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The newspaper of The Johns Hopkins University May 16, 2005 | Vol. 34 No. 34
In Brief


APS names JHU's Bloomberg Center a historic site

Johns Hopkins' Bloomberg Center for Physics and Astronomy has been chosen by the American Physical Society as one of five sites across the country at which special plaques commemorating important moments in physics will be installed.

Johns Hopkins was chosen because of the contributions made by physicist Henry A. Rowland, for whom the university's Department of Physics is named. Rowland was Johns Hopkins' first physics professor and is considered the finest physicist of his day. Rowland is best remembered for the invention and ruling of concave spectral grating.

Other plaques will be installed at Case Western Reserve University; in Philadelphia, to mark Benjamin Franklin's contributions to physics and science; at Washington University in St. Louis; and at Yale University.

"It is a great honor for our department to have been chosen by the American Physical Society as one of its first five historic sites in physics. The designation recognizes the important early work done by Henry Rowland, founding member of our department and first president of the American Physical Society," said Jonathan Bagger, chair of the Henry A. Rowland Department of Physics and Astronomy.


Nursing waives master's, post-master's application fees

In honor of Nurses Week, May 6-12, the JHU School of Nursing announced that it would waive for two weeks the $75 application fees for the master's and post-master's programs and options, including Primary and Acute/Critical Care Nurse Practitioner, M.S.N./M.B.A., M.S.N./M.P.H., Public Health Nursing, Clinical Nurse Specialist including Forensic Nursing, Health Systems Management, the Hopkins Business of Nursing certificate and the new Emergency Preparedness/Disaster Response focus.

Martha N. Hill, dean of the school, noted that "this is just one of the many ways in which the school can honor baccalaureate graduates and thank them for the commitment nurses make to better health care through research, scholarship, education and practice." Hill added, "Graduate education is the avenue through which we not only grow our profession but also address the continuing and expanding shortage of those who will educate our future nurses."

The offer is extended to all baccalaureate-prepared nurses and is effective from May 16 through May 30. Applications, available at must be postmarked no later than May 30.


Family area of Heart Institute to recognize Virginia Weiss

Noted philanthropist and Johns Hopkins supporter Virginia Weiss has donated $2 million to the Johns Hopkins Heart Institute. In recognition of the gift, the family waiting area of the institute, to be located within the planned new Cardiovascular and Critical Care Tower, will be named in her honor.

Last year, Weiss and her now deceased husband endowed the Abraham and Virginia Weiss Professorship in Cardiology at Johns Hopkins as a demonstration of their desire to improve health care and in appreciation of the care they have received from JHM. In making the gift, they expressed hope that it will support continued investigation of heart function with the ultimate goal of discovering new ways to diagnose and treat heart disease.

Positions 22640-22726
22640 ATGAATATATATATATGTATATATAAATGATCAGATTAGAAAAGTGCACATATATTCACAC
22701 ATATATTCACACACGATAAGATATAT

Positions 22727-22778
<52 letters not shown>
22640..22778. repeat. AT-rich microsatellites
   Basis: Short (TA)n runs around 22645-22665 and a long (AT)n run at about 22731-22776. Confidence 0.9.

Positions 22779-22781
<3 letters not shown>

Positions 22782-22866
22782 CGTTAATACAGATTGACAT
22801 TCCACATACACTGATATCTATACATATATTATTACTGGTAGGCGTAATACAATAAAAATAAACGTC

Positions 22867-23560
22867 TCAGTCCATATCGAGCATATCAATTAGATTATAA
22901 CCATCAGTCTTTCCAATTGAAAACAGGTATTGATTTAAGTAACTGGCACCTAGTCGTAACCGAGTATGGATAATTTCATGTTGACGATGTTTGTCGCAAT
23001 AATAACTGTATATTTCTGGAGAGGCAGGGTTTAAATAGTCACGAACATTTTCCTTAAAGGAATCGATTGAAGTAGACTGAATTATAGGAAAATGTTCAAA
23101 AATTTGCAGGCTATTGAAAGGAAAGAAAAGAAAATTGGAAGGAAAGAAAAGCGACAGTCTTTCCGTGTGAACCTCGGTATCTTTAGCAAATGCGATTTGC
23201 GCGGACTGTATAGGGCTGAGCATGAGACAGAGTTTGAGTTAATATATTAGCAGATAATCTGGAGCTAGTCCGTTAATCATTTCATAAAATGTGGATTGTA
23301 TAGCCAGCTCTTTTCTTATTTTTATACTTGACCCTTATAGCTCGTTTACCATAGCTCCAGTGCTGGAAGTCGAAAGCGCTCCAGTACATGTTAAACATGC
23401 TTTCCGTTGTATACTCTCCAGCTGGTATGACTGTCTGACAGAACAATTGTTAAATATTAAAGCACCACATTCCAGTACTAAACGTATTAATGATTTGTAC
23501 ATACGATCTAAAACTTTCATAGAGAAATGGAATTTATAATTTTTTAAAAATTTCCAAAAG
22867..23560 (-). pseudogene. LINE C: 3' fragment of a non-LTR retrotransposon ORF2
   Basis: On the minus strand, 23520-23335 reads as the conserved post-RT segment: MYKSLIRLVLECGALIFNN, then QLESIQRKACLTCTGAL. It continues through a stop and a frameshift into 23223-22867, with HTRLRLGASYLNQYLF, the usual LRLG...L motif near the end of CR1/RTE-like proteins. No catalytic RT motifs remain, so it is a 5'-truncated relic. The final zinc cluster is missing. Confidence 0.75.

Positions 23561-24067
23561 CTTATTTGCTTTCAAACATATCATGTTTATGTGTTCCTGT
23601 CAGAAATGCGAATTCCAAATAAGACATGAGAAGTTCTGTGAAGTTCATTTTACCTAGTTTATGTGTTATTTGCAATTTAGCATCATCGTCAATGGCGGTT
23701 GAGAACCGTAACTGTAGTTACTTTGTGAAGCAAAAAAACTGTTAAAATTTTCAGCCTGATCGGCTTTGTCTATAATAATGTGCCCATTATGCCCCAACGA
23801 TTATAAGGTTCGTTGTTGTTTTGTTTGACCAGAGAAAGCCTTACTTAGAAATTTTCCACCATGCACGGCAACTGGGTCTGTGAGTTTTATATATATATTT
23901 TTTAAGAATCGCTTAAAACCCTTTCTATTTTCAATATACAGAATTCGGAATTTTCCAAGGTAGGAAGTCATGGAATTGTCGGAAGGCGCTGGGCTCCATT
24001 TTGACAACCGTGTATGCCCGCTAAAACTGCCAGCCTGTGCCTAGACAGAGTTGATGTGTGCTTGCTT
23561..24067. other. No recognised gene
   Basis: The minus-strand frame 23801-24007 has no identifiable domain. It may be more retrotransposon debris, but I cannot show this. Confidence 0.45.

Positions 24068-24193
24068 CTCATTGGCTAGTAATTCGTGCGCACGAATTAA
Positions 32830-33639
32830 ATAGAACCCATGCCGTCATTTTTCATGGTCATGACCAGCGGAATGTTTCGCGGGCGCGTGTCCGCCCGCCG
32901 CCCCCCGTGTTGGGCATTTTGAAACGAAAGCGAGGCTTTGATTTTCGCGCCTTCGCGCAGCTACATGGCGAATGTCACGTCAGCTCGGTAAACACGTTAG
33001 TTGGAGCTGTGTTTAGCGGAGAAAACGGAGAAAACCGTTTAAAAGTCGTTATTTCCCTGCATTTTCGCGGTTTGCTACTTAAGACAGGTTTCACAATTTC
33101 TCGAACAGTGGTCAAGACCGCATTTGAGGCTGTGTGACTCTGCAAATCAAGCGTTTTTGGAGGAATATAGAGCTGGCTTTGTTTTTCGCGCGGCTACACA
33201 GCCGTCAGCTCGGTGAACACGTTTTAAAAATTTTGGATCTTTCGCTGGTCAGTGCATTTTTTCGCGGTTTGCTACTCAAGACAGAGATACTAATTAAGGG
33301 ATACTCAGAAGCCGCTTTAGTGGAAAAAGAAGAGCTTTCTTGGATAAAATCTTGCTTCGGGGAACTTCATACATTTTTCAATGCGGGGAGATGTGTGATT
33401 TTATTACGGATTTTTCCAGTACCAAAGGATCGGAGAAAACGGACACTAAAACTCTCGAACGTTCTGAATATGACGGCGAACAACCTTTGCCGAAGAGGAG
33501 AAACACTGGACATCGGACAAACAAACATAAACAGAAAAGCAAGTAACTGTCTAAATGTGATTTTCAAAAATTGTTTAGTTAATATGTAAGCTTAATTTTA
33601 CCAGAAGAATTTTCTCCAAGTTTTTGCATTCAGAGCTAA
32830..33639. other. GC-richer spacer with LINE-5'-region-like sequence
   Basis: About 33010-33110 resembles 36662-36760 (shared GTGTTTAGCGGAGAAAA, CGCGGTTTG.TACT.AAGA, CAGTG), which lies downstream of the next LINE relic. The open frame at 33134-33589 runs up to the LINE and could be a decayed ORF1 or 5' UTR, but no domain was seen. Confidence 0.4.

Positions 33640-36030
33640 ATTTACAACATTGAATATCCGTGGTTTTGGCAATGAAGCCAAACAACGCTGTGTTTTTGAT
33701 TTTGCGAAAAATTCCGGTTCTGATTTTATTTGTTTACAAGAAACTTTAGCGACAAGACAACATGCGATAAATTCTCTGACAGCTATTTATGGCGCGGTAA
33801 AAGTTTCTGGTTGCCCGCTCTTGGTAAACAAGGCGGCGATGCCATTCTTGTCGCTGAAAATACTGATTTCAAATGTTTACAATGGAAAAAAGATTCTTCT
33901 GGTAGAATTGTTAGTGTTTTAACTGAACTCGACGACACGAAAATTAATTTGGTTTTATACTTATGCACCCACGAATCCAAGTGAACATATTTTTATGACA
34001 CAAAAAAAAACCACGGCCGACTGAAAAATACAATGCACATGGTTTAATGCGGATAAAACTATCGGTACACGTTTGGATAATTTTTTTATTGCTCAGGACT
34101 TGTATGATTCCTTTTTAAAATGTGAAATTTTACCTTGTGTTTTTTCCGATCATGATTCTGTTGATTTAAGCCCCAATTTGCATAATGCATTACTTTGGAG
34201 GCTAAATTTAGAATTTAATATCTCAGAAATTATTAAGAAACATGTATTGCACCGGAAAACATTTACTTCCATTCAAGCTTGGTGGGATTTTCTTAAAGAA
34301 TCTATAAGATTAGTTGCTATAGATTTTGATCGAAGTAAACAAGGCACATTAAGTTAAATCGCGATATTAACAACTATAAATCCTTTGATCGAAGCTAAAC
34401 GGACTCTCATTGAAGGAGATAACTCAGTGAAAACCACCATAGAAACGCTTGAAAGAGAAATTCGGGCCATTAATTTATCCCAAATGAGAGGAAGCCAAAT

While the earlier gift to Hopkins was designed to advance science and patient care, Virginia Weiss' latest donation aims to help the families of patients.

"Anyone who has had to endure the emotionally trying period of waiting while a loved one undergoes serious surgery or a complex procedure knows how difficult the wait can be," Weiss said. "I want to ensure that family members experiencing this ordeal can do so in a comfortable and pleasant sanctuary."


Johns Hopkins entities named by AARP as featured employers

The American Association of Retired Persons has named Johns Hopkins Medicine as a featured employer that supports hiring workers older than 50. In this new program, AARP has identified organizations that "appreciate the talent mature workers bring to the job." The designated employers, which have jobs to fill, enter into an agreement that promises they'll give fair consideration to these candidates, although they do not guarantee hiring them.

The pilot stage comprises the Johns Hopkins Health System/Johns Hopkins Hospital and Bayview Medical Center; other Johns Hopkins entities will be invited to participate after the initial stage.

AARP provides a Web page for each of its partners, explaining its hiring needs and some of its benefits. For details, go to


Voice of America show features SoM experts on global issues

Voice of America last week introduced its first Johns Hopkins segment in a radio program called Talk to America, an hourlong talk show that focuses mostly on foreign affairs. The new monthly series featuring JHU medical researchers is the station's first effort to examine issues in international health.

Trish Perl, an infectious diseases expert, addressed Avian flu and fielded calls from listeners around the world.

Scheduled for future shows are Richard Chaisson on tuberculosis, June 6; David Sullivan on malaria, July 20; Jonathan Zenilman on sexually transmitted diseases in the United States, Aug. 5; Thomas Quinn on HIV in the developing world, Sept. 8; Trish Perl on the flu season and pandemic, Sept. 8; and, in November (date TBA), Karen Carroll on MRSA.

The program airs live from noon to 1 p.m. Audiences listen and can call in from Africa, Asia, the Middle East and Europe.


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